Kristen E. Kvam, Linda S. Schearing, Valarie H. Ziegler
Number Of Pages
Indiana University Press
LC Classification Number
Table Of Content
Acknowledgments General Introduction 1. Hebrew Bible Accounts Introduction Selections and Commentary Genesis 1:1-2:4a Genesis 2:4b-3:24 Genesis 4:1-4:2 Genesis 5:1-5:5 2. Jewish Postbiblical Interpretations (200s BCE-200 CE) Introduction Apocrypha (Deuterocanon) and Pseudepigrapha 1 Enoch (c. 200s BCE) Sirach (c. 180 BCE) Jubilees (c. mid-100s BCE) Wisdom of Solomon (c. 30s BCE-100 CE) 2 Esdras (c. 100 CE) 2 Baruch (c. early 100s CE) Life of Adam and Eve (c. late 100s-400 CE) Jewish Philosophers and Historians Philo, Questions and Answers on Genesis (c. 20s-40s CE) Josephus, Jewish Antiquities (c. 90s CE) 3. Rabbinic Interpretations (200-600s CE) Introduction Midrash Rabbah and Babylonian Talmud Themes on HumankindÕs Creation Themes on the Disobedience Themes on Adam and Eve after Eden Themes on Humankind in the Post-Edenic World Targums Targum Onqelos to Genesis (c. 100s) Targum Pseudo-Jonathan: Genesis (pre 600) 4. Early Christian Interpretations (50-450 CE) Introduction New Testament (c. 50-150 CE) ÒEgalitarianÓ Texts 1 Corinthians 15:21-22 Galatians 3:27-28 Ephesians 4:22-24 Colossians 3:9-11 ÒHierarchicalÓ Texts 1 Corinthians 11:3-12 2 Corinthians 11:2-6 Ephesians 5:21-6:9 1 Timothy 2:8-15 Extracanonical Sources The Gospel According to Thomas (c. 50-150) The Gospel According to Philip (pre 350) The Acts of Paul and Thecla (c. 100s) Church Fathers Theophilus, ÒApology to AutolycusÓ (late 100s) Anastasius Sinaita, Anagogicarum Contemplationum (c. 150-250) Tertullian, ÒOn the Apparel of WomenÓ (c. 202) Origen, ÒHomilies on Genesis: 1 and 6Ó (c. 240) Ambrose, ÒParadiseÓ (c. 375) John Chrysostom, Homilies on Genesis (c. 386) Augustine, The Literal Meaning of Genesis (begun c. 401) 5. Medieval Readings: Muslim, Jewish, and Christian (600-1500 CE) Introduction Islam The QurÕan (c. 610-632) Surah 2, The Cow: 2:29-38, 222-223, 228 Surah 4, Women: 4:1, 3, 34-36, 116-120, 128-130 Surah 7, The Heights: 7:19-27, 189-190 Surah 15, Al-Hijr: 15:26-45 Surah 20, T0 H0: 20:115-123 Surah 23, The Believers: 23:12-14 Surah 24, Light: 24:30-33 Surah 30, The Romans: 30:20-22 Surah 49, The Private Apartments: 49:13 Muslim Interpretations Al-Tabari, Commentary on the QurÕan (c. late 800s) Al-Kisa I, The Tales of the Prophets of al-KisaI (collected c. 1200) Ibn AlÕ Arabi, The Bezels of Wisdom (c. 1200s) Judaism Midrashic Themes: The Fathers According to Rabbi Nathan (c. 600-700s) Pirke de Rabbi Eliezer (c. 700-800s) Alphabet of Ben Sira (c. 700-900s) The Chronicle of Jerahmeel (c. 1300s) Rashi, Commentary on the Pentateuch (c. late 100s) Nahmanides, Commentary on the Torah (c. 1200s) Maimonides, Guide for the Perplexed (c. late 1100s) Isaac Kohen, Treatise on the Left Emanation (c. 1100s) The Zohar, Bereshit (c. late 1200s) Christianity Thomas Aquinas, Summa Theologiae (begun c. 1260) Christine de Pizan, Letter of the God of Love (1399) Heinrich Kramer and James Sprenger, Malleus Maleficarum (1496) 6. Interpretations from the Protestant Reformation (1517-1700 CE) Introduction Balthasar Hubmaier, Freedom of the Will (1527) Martin Luther, Lectures on Genesis (begun 1535) John Calvin, Commentaries on the First Book of Moses Called Genesis (c. 1555) Margaret Fell, WOMENS SPEAKING Justified, Proved and Allowed by the Scriptures (1666) John Milton, Paradise Lost (1667) 7. Societal Applications in the United States (1800s CE) Introduction Antebellum Debates on Household Hierarchies Proslavery and Antislavery Views Fred A. Ross, Slavery Ordained of God (1857) Samuel B. Howe, Slaveholding Not Sinful (1856) Josiah Priest, Bible Defence of Slavery (1851)<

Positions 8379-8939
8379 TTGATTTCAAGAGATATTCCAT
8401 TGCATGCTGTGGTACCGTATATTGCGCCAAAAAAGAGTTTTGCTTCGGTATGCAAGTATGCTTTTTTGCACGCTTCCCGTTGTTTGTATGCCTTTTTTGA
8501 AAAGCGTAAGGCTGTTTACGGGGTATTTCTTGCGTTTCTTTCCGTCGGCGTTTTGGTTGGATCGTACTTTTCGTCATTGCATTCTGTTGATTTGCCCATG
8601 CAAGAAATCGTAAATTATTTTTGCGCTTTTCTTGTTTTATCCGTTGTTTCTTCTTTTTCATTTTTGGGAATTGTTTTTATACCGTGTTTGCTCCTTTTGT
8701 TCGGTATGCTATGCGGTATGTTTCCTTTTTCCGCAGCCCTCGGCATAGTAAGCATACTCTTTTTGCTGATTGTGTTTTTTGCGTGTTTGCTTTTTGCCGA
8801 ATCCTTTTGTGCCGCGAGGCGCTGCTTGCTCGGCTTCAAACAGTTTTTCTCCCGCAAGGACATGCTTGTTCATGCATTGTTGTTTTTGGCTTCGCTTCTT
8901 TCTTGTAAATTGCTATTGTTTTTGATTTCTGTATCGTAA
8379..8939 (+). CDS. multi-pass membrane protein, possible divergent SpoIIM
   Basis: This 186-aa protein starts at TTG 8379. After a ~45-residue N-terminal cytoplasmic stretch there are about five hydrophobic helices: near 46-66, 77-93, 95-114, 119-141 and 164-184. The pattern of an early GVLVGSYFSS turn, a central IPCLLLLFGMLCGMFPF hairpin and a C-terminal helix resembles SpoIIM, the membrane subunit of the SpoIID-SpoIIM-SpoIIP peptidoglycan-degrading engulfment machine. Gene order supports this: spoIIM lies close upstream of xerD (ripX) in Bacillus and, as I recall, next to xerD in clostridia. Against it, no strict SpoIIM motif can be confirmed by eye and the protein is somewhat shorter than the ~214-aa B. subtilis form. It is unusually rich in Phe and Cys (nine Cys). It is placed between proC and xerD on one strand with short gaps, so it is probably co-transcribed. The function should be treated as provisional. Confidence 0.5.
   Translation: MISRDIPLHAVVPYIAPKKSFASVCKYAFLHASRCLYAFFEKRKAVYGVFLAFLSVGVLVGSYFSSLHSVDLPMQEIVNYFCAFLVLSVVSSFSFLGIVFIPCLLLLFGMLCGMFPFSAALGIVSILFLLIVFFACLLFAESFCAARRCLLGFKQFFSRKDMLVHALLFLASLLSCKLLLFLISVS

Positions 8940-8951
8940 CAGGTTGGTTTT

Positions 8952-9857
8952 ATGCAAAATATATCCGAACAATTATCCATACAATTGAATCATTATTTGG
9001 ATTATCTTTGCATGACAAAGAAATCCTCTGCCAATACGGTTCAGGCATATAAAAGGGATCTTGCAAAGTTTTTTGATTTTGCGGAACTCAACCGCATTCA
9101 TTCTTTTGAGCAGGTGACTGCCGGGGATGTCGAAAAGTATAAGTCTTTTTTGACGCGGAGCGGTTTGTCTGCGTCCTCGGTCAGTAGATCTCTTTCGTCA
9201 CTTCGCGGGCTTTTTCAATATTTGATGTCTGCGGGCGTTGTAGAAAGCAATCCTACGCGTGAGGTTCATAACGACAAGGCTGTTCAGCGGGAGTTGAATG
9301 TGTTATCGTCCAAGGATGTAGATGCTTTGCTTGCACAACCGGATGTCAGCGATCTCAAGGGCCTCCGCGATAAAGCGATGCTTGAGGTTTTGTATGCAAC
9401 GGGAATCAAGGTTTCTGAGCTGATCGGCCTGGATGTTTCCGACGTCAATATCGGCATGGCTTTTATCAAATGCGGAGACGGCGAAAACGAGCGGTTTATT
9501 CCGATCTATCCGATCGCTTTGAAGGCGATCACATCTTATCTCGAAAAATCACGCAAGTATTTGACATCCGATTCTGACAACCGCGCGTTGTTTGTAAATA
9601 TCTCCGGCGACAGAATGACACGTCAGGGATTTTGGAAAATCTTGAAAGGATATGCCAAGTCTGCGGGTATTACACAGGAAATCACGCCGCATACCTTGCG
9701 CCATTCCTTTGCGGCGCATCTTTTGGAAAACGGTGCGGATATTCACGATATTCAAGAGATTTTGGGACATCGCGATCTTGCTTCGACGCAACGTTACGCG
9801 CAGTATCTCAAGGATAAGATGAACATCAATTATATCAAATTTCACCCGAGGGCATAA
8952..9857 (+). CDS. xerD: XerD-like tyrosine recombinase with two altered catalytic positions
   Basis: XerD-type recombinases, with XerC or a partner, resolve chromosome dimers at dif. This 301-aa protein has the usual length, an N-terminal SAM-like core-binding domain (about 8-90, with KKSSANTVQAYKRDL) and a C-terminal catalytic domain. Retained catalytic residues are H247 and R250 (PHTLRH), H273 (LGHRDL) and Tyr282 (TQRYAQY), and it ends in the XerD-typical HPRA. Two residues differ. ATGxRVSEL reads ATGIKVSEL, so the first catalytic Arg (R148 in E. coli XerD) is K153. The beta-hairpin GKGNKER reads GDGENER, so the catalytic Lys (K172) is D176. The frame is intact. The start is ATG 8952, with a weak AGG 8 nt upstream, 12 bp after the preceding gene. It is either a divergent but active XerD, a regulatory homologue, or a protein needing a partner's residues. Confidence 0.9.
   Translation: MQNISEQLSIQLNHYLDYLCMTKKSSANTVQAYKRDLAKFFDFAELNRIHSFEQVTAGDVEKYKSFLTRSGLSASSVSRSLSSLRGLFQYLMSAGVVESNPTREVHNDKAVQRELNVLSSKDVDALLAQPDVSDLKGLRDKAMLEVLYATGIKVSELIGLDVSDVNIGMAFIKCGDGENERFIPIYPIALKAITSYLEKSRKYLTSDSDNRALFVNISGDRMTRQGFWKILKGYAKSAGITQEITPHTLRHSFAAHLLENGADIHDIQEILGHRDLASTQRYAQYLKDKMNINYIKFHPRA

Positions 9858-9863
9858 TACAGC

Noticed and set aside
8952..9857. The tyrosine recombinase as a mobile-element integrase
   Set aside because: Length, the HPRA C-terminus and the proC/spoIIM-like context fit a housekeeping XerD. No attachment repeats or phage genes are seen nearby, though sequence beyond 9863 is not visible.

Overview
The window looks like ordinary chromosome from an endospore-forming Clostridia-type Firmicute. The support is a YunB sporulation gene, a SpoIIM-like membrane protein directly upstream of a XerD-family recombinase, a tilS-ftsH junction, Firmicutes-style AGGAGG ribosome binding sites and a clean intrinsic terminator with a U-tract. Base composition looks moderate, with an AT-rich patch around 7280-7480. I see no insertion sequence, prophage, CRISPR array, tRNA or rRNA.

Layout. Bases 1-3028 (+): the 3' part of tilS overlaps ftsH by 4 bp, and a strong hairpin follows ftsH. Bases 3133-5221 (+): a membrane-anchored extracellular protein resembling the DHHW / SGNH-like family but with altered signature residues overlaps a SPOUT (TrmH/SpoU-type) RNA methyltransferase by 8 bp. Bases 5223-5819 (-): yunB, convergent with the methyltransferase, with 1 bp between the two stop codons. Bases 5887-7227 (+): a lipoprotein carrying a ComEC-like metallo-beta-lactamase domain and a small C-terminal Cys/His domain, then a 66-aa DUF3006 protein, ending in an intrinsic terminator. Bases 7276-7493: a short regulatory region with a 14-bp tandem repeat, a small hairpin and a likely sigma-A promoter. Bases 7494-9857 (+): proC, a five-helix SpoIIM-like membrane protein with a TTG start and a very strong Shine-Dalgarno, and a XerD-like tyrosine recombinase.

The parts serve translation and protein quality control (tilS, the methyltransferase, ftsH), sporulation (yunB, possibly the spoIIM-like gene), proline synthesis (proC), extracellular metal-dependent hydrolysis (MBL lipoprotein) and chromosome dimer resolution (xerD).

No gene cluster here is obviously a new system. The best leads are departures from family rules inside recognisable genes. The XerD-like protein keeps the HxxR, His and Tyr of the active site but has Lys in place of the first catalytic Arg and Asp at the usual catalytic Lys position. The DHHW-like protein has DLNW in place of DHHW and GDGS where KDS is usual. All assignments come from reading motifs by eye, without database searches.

"The editors have performed a great service in making widely available a documentary history of the interpretation of the Eve and Adam story." Publishers Weekly "Wonderful! A marvellous introduction to the ways in which the three major Western religious traditions are both like, and unlike one another." Ellen Umansky, Fairfield University